Entering a new communication paradigm

I (Cathy) have recently found myself in a new communication predicament. Diagnosed with vocal cord nodules, I have been instructed not to speak for 8 weeks. So here I am, and after only two weeks into my ‘treatment,’ I have observed some interesting things about peoples’ communication patterns.

  1. Since I can’t talk, people often whisper to me. I’m not sure why, but they do, or…
  2. They get MUCH LOUDER. I can hear just fine, but for some reason this is the reaction.
  3. People gesture wildly. Again, I can hear them, but they clearly need to emphasize what they are saying.

I could theorize about the reasons why they do this: a need overcompensate for my sake; empathy perhaps; or they are just plain uncomfortable with the situation. But wait, there is more…

I started carrying a note pad to write messages to communicate and discovered these patterns:

  1. If the message is longer than two sentences, people get restless. The common quip is “Are you writing a novel?”
  2. Once I start to write an answer, if they don’t want to wait, they answer their posed question for me! I am always fascinated by ‘my response.’
  3. Some people prefer me to print as opposed to write, so I have to rewrite/print the message. My son actually told me to “just text him” at the dinner table. (BTW, my handwriting has improved dramatically due to the necessity of being understood)

In an effort to be more current and efficient, I started using the “speak feature” on my iPad and iPhone, but this has its own set of complications:

  1. The response process: typing, highlighting the text, and then tapping the ‘speak’ feature, takes less time than it does for me to write a note in longhand, yet people are less patient with the electronic process. I suspect they feel it should be immediate.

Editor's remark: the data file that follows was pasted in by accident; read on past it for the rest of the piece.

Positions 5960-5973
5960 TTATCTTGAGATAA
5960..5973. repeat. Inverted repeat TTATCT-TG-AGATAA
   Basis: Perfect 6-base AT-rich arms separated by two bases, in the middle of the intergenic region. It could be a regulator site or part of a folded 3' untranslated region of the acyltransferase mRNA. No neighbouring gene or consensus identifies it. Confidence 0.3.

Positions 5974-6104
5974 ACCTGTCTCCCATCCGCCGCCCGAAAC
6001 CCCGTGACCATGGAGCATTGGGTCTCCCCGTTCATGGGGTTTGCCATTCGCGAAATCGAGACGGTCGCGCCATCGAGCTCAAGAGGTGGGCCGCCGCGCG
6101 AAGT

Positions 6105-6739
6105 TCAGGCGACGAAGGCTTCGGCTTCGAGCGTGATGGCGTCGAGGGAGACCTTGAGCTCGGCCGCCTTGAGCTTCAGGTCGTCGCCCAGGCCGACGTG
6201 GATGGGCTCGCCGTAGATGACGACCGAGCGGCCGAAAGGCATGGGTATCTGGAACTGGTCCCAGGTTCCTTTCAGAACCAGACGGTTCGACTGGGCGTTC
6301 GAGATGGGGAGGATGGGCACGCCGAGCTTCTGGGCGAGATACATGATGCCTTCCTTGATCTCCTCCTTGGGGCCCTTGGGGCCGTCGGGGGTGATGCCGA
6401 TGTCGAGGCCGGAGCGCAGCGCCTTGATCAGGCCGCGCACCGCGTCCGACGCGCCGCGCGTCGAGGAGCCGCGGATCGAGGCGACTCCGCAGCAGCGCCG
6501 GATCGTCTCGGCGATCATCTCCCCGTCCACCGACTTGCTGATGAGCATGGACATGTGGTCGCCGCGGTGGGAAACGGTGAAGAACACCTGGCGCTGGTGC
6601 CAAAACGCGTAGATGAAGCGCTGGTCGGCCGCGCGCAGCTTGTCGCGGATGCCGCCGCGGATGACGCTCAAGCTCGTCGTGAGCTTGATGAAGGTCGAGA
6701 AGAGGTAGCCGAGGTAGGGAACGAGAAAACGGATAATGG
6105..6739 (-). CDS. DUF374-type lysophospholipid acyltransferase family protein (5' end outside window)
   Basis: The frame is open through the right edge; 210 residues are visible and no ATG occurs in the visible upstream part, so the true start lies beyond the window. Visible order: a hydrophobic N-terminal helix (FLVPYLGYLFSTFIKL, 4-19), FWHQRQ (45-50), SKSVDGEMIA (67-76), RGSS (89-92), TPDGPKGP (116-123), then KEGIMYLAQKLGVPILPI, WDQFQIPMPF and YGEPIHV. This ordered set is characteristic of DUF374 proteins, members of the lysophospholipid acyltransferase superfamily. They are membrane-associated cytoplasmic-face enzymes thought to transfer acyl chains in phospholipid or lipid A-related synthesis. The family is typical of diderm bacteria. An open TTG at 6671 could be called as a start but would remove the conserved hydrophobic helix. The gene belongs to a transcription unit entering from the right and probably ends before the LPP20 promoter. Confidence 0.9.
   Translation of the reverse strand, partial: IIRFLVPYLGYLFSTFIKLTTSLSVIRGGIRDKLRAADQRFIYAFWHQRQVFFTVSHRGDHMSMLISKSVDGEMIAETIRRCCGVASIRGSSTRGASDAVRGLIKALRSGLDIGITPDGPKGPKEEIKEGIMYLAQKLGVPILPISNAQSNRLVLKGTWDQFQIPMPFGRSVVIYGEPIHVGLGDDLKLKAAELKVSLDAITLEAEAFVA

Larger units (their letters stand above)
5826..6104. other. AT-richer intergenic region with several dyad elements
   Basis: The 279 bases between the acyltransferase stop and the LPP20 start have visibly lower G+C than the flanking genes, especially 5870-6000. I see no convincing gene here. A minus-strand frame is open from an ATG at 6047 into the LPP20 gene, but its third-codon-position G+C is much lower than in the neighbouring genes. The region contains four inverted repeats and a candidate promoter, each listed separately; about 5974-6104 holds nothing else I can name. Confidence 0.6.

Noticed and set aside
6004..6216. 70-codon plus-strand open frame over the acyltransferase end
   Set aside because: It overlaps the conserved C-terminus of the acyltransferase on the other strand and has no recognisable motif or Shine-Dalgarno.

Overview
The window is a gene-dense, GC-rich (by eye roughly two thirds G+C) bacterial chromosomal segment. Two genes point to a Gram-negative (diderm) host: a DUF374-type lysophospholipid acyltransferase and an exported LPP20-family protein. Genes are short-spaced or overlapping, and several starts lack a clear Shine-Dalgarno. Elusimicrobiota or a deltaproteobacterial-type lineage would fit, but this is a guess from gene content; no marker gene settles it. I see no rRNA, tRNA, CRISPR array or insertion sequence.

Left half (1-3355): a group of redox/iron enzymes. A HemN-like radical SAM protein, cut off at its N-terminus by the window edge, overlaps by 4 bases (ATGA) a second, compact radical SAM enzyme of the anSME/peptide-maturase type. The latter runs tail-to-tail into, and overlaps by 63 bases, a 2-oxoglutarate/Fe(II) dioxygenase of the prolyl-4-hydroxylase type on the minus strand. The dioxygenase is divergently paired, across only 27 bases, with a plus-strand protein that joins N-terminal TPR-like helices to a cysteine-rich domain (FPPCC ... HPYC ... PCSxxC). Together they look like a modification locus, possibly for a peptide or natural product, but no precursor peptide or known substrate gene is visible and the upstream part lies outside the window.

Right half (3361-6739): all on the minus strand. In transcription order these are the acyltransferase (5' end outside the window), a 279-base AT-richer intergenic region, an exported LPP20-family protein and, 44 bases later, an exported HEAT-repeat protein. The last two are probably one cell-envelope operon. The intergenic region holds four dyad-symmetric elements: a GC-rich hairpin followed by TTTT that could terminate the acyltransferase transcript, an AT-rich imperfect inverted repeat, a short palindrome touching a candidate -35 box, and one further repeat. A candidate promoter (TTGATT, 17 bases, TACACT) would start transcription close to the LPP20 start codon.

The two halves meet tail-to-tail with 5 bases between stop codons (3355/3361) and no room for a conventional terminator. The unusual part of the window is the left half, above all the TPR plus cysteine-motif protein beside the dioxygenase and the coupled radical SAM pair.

2. Most people have trouble understanding the electronic voice. They frequently say, “I didn’t get that.” I think it’s because the intonation is usually off. I often have to repeat the message. (I have totally given up on using a ‘cool’ voice app as people can’t understand the regular voice. I was hoping to use the Stephen Hawkings app).
  3. Instead of listening to the voice again, often people reach for my iPhone to read the message in print for themselves, but sometimes the print is too small for them to read, so I have to enlarge it- which takes even more time.
  4. Interestingly, people often want to type their response on my iPad instead of speaking back to me. They take the iPad right out of my hands to do this. I also tried using the chat feature on Skype so I could respond to the person on the screen, but the other person only wanted to type in chat too. Although they were right there in front of me, and were perfectly capable of talking- they didn’t! This leads me to believe that people are getting more comfortable communicating through print  than speaking.

Finally, I play a large role in this and am just a quirky:

  1. I often try to mouth the words which becomes a great game of “guess what Cathy is trying to say.”
  2. As I am familiar with rudimentary sign language, having taken several courses to communicate with my niece and having taught in a total language classroom, that is my default. I sign to people, which of course they don’t understand because it is another language! One friend told me “I have no idea what you are saying, but I love to watch.”

Sadly, my friends and colleagues who are ELL totally empathize with me, as they tell me this is all too familiar for them. I truly feel for them now.

All in all, this is a fascinating study in multimodal communications. Mostly, I just listen. I was told that people pay a great deal of money to attend ‘silent retreats,’ so I am trying to treat this like a gift in self-discovery. Apparently, I have a lot to learn.


About Dr. Cathy Miyata

Cathy Miyata is a professor at Wilfrid Laurier University. She is also an acclaimed storyteller and writer. She has performed and lectured in Serbia, Japan, Malaysia, Germany, Greece, Portugal, Sweden, Mexico, the United States, Egypt, and across Canada

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